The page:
Runic dating system easter table

While excavating an ancient Danish fish market, archaeologists unearthed an 800-year-old rune stick.

The 3.3-inch piece of wood was once worn as an amulet.

In the 11th century, Latin script began to replace runes in Scandivania with the arrival of Christianity.

Messages on the front discuss how to read the stone.

Ones on the back refer to the carving process and the runic alphabet.

Researchers deciphered the 13th-century coded message: “Tomme, his servant.” This refers to the owner’s name, Tomme, and “servant” being “servant of god.” “Good health” is also inscribed.

When the stick was uncovered, it was in three pieces, had the consistency of cold butter, and a root had gouged one of the inscriptions.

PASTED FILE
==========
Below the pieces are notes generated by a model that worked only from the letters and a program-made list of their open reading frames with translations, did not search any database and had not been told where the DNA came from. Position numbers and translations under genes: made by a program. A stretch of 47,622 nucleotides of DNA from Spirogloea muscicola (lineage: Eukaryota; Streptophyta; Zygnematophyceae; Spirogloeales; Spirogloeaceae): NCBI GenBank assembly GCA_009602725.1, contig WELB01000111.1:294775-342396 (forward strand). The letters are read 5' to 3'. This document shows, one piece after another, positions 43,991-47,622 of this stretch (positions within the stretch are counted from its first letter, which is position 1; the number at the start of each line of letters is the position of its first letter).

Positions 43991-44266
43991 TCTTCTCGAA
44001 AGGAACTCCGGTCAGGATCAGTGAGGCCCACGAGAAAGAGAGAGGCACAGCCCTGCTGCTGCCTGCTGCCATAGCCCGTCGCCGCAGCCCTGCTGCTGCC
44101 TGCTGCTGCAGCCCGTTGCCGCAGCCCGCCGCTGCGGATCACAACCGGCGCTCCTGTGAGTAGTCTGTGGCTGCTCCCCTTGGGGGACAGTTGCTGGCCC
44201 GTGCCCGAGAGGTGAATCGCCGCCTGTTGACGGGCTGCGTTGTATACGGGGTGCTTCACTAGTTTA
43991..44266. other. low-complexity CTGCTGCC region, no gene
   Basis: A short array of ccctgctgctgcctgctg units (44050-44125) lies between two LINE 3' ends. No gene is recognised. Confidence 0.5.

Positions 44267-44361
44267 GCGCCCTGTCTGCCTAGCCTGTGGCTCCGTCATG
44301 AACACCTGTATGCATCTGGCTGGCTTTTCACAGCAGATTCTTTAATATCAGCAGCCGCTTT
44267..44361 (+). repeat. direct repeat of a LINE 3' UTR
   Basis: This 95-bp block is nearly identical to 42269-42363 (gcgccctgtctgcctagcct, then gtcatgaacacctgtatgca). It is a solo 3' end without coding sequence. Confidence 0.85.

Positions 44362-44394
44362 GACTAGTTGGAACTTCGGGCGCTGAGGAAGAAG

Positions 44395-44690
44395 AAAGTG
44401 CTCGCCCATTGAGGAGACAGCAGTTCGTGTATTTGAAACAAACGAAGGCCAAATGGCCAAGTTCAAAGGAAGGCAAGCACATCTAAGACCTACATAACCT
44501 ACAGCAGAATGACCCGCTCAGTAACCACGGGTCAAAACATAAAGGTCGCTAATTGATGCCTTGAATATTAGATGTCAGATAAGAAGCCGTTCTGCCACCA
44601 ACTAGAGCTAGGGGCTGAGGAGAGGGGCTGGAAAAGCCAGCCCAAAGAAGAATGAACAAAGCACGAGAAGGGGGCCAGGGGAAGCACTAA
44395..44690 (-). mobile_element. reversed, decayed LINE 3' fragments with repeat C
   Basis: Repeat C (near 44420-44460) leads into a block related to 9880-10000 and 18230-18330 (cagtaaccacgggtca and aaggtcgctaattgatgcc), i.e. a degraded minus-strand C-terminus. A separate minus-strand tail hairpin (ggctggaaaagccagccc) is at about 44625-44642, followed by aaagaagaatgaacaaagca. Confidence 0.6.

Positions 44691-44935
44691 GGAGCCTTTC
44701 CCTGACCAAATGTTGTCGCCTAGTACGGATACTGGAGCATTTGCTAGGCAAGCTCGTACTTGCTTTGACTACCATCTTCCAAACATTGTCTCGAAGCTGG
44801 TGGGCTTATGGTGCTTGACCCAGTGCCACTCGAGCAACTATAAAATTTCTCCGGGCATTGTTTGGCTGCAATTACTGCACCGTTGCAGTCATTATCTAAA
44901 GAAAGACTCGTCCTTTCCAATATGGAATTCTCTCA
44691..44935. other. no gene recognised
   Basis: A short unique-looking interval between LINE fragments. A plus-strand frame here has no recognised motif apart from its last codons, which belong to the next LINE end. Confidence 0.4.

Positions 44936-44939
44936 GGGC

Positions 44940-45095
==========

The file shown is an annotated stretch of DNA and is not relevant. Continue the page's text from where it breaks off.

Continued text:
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  1. He wants a woman who likes hiking, spending time with family, dogs (specifically his two black labs), nonfiction, the mountains over the beach, traveling abroad and trying new cuisines. Long lists "usually mean that your match has had a lot of bad experiences—and probably a terrible divorce—so he's looking to avoid these issues in the future," says Davis. A cousin of the previous red flag, an extensive list of negative declarations could show the dater is set in his ways.